Denmark: Restoration of Dune Habitats along the Danish West Coast


Through a grant from the European Union’s LIFE program, this project sought to restore more than 8,000 hectares of dunes and dune heaths on the western coast of Denmark, fully 65% of the country’s dune area. Under pressure from several invasive species, principally Pinus mugo and Pinus contorta, the dunes were cleared using a variety of techniques and approaches. Densely overgrown areas were felled and cleared, while less dense areas were rehabilitated with a combination of controlled burning, renewed grazing, and mowing with tractors. In addition to aggressive clearing activities, this project also incorporated several hydrologic components, in which drainage trenches were filled in order to trap moisture in the dune system and thereby revitalize niches dependent upon surface water. This facet of the project was intended mainly to create and enhance habitat for several herpetofaunal species, most notably Bufo calamita. At every stage of the project, practitioners worked in close collaboration with local governmental agencies as well as private landowners with property adjacent to the management area. Although there sometimes arose administrative and logistical delays, the interface between management planners and community stakeholders was cooperative and productive overall.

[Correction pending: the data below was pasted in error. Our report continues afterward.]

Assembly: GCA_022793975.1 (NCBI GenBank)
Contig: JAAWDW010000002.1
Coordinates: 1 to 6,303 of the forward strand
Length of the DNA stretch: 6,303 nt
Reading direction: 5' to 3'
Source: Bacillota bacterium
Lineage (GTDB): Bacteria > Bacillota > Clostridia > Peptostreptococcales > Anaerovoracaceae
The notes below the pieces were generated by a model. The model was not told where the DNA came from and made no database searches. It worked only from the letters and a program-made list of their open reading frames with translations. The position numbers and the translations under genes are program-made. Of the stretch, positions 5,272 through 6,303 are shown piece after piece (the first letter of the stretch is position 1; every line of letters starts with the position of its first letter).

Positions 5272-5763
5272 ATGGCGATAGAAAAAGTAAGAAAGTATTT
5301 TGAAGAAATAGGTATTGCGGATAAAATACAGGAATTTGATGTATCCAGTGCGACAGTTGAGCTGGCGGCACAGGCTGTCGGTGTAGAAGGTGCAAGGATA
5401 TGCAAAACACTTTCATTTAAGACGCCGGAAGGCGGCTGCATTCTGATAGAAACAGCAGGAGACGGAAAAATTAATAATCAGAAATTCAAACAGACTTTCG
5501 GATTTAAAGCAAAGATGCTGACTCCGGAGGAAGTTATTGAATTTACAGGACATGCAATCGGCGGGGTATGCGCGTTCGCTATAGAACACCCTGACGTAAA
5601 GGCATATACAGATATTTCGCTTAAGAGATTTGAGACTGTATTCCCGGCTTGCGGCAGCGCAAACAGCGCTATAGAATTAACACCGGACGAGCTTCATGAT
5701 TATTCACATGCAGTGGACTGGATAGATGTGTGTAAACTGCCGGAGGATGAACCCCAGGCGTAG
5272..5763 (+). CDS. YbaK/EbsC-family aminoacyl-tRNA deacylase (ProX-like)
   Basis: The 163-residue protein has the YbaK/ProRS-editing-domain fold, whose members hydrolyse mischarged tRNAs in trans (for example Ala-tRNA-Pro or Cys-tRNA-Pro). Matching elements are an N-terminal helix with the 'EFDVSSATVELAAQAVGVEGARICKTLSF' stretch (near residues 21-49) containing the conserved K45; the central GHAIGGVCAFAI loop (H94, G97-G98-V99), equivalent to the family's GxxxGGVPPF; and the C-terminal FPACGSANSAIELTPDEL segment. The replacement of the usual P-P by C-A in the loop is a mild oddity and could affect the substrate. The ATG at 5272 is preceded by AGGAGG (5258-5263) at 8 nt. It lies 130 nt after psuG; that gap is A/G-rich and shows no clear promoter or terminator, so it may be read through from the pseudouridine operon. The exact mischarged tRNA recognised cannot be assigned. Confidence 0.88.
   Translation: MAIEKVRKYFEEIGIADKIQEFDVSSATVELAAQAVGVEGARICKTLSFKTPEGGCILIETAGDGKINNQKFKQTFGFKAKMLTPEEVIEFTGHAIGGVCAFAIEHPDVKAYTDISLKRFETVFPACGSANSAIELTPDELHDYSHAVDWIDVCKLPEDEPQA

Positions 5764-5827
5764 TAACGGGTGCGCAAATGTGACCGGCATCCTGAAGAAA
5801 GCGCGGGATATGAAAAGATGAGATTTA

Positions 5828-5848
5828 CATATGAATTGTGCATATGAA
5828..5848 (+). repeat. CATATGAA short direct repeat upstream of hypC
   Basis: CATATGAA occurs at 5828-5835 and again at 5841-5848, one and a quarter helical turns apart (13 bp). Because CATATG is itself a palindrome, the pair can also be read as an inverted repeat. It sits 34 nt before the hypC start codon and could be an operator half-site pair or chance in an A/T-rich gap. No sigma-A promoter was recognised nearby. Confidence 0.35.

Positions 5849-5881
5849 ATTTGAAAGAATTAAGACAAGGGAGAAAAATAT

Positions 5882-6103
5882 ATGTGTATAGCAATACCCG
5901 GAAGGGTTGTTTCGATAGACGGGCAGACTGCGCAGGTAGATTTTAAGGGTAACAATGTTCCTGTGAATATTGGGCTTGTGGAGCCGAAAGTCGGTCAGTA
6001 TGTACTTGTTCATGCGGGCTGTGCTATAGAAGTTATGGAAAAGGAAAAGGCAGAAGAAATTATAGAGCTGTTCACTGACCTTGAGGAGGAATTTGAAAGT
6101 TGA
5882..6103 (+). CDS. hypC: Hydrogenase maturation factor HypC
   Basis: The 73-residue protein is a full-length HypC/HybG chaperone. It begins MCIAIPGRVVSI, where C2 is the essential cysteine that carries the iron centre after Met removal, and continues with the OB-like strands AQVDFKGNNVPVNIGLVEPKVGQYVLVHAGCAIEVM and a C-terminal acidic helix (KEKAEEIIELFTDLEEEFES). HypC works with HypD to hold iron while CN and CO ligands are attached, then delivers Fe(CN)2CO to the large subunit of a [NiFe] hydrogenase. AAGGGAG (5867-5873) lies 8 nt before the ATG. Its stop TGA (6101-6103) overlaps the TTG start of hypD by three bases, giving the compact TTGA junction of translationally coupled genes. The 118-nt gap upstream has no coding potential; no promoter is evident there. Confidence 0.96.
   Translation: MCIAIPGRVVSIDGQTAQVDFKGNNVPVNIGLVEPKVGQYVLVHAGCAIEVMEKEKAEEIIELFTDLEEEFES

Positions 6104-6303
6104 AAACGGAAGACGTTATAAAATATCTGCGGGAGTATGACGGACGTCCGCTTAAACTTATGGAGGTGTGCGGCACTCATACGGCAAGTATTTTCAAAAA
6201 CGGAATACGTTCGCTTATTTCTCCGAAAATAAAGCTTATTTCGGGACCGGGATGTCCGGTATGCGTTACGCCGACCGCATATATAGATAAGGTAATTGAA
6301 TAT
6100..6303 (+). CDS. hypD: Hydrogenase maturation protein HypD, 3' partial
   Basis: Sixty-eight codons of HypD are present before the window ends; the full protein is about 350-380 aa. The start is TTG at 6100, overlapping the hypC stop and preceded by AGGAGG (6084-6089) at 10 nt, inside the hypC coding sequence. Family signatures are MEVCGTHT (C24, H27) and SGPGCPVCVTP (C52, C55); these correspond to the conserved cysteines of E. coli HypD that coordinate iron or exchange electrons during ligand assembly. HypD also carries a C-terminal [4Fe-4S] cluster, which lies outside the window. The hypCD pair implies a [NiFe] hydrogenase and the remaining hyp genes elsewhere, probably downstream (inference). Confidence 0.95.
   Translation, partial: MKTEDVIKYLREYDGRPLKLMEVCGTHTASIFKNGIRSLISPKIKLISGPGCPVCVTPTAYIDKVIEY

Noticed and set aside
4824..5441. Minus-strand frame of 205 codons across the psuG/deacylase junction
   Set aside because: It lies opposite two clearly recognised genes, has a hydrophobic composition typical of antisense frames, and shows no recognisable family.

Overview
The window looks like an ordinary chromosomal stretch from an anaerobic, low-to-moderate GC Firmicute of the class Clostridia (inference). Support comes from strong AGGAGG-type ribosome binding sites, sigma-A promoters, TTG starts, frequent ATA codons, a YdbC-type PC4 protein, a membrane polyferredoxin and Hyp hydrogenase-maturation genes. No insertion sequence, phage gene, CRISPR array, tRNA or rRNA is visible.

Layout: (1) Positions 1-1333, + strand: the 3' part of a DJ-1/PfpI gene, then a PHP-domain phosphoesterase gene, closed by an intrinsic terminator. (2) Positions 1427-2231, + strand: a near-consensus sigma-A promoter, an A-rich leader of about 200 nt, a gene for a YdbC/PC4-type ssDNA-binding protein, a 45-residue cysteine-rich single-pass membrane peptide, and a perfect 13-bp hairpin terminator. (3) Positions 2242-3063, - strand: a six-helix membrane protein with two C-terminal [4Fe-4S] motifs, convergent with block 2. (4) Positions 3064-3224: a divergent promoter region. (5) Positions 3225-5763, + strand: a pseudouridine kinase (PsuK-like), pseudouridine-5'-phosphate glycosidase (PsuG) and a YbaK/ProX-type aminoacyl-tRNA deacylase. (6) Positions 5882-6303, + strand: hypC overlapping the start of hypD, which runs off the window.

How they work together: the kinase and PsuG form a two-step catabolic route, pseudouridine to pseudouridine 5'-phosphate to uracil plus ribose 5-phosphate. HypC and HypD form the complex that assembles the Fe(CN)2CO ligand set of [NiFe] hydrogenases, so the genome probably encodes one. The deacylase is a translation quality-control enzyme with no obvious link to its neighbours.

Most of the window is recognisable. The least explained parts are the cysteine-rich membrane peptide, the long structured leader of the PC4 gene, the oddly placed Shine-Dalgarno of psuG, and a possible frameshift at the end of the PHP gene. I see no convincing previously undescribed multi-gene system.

Quick Facts

Project Location:
Fjordvej 12, 7570 Vemb, Denmark, 56.3857546773191, 8.13948031250004

Geographic Region:

Country or Territory:


Coastal, Dune & Upland

Area being restored:
8786.8 hectares

Project Lead:
Danish Forest and Nature Agency, Ministry of Environment

Organization Type:
Governmental Body


Project Stage:

Start Date:

End Date:

Primary Causes of Degradation

Invasive Species (native or non-native pests, pathogens or plants)

Degradation Description

The main threats to the dune habitats are the large-scale invasion of non-native species, lack of natural dynamic processes (i.e. over-stabilization), and eutrophication. The species invading the dune heaths are mainly Pinus mugo and Pinus contorta. The trees are spreading from the dune plantations established along the Danish West Coast more than 100 years ago to mitigate dune mobility. The encroachment of these and other woody species creates a shadowing effect that alters the microclimate of the region and disrupts natural processes of nutrient circulation. These changes in the ecology of the dune heaths jeopardize native biodiversity and imperil the longevity of the ecosystem.

Reference Ecosystem Description

Dune heaths are characterised by great variation – both in terms of the terrain and the animals and plants which live there. The dynamic dune heath is a mosaic of dry plains, moist hollows, shallow lakes, and dune formations. The plains are dominated by crowberry (Empetrum) and heather (Calluna), and the vegetation in the hollows includes bell heather (Erica), bog whortleber¬ry (Vaccinium), purple moor grass (Molinia), bog myrtle (Myrica), and willow (Salix). In the dunes, the vegetation is dominated by sand sedge (Carex), helmet, grey hair-grass (Corynephorus), and lichen.